This is a highly risky dynamic for Russia. The idea that democracy and economic development are inextricably linked and guarantee long-term political stability is no longer as obvious as it used to be. However, the inability to improve the economy can undoubtedly compromise that stability that seems to be the primary objective of the Russian leadership. And it is unlikely that permanently appealing to patriotism and values will be enough to maintain the status quo. From this point of view, the future of Russia seems to depend much more on its ability to find new instruments to face the problems of economic and social internal development rather than on successes in foreign policy, which appear to be more tactical than strategic anyway.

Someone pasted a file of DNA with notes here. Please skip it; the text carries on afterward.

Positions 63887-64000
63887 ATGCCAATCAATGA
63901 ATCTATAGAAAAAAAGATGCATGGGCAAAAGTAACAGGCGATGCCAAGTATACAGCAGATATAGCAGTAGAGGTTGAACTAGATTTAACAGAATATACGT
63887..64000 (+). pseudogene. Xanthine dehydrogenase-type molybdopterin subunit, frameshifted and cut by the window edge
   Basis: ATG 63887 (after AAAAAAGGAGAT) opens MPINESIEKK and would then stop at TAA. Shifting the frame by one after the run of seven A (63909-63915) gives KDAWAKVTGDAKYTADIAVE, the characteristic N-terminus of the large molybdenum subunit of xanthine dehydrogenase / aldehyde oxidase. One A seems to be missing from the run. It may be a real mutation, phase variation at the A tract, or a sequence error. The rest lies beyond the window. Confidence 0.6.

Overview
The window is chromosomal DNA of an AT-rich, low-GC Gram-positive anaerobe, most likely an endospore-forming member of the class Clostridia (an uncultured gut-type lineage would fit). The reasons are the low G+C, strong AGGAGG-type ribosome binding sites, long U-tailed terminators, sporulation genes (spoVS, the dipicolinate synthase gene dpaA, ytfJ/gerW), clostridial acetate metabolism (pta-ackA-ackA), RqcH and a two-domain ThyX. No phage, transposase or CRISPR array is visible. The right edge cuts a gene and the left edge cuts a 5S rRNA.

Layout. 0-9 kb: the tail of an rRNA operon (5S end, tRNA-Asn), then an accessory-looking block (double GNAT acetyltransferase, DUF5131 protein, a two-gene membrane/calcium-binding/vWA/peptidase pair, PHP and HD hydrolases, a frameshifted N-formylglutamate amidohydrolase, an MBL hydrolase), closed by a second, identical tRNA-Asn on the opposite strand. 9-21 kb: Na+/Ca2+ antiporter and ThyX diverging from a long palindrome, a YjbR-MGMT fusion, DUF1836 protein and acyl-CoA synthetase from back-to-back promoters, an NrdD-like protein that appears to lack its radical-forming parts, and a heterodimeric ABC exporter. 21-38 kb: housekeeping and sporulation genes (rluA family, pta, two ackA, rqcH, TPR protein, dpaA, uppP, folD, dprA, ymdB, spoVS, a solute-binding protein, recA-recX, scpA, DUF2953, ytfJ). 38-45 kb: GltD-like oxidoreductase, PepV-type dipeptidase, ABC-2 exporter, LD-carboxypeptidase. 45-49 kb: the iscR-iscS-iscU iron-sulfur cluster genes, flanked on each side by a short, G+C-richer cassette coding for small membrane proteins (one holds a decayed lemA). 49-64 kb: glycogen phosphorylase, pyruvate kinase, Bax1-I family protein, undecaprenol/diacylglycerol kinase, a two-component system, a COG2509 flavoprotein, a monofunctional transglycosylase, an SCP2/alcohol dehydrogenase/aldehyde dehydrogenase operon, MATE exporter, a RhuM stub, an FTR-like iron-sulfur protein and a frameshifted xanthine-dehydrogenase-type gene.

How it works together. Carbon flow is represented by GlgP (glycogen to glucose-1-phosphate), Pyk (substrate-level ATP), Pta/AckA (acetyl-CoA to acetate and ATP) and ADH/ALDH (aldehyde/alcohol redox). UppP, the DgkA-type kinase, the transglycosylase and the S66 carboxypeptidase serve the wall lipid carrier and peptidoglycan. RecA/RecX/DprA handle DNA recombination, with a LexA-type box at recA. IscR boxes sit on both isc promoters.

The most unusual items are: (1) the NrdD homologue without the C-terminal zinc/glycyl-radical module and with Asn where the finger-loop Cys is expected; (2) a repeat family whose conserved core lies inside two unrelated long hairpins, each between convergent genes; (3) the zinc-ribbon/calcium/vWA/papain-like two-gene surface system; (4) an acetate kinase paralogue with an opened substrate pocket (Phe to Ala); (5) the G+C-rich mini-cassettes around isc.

This also applies to Putin's legacy. During his twenty years in power, Putin has certainly stabilised Russia and brought it back to the fore of the international scene; at the same time, he appears increasingly unable to introduce the internal changes that the country badly needs in order not to be sidelined in the global competition. In recent years, the gap between Russia and the United States and China has widened, which is unacceptable for a country with such human and natural resources. Without breaking this stagnation circle, Russia risks going down a path of substantial decline, which natural resources and foreign policy activism can only attenuate or merely conceal.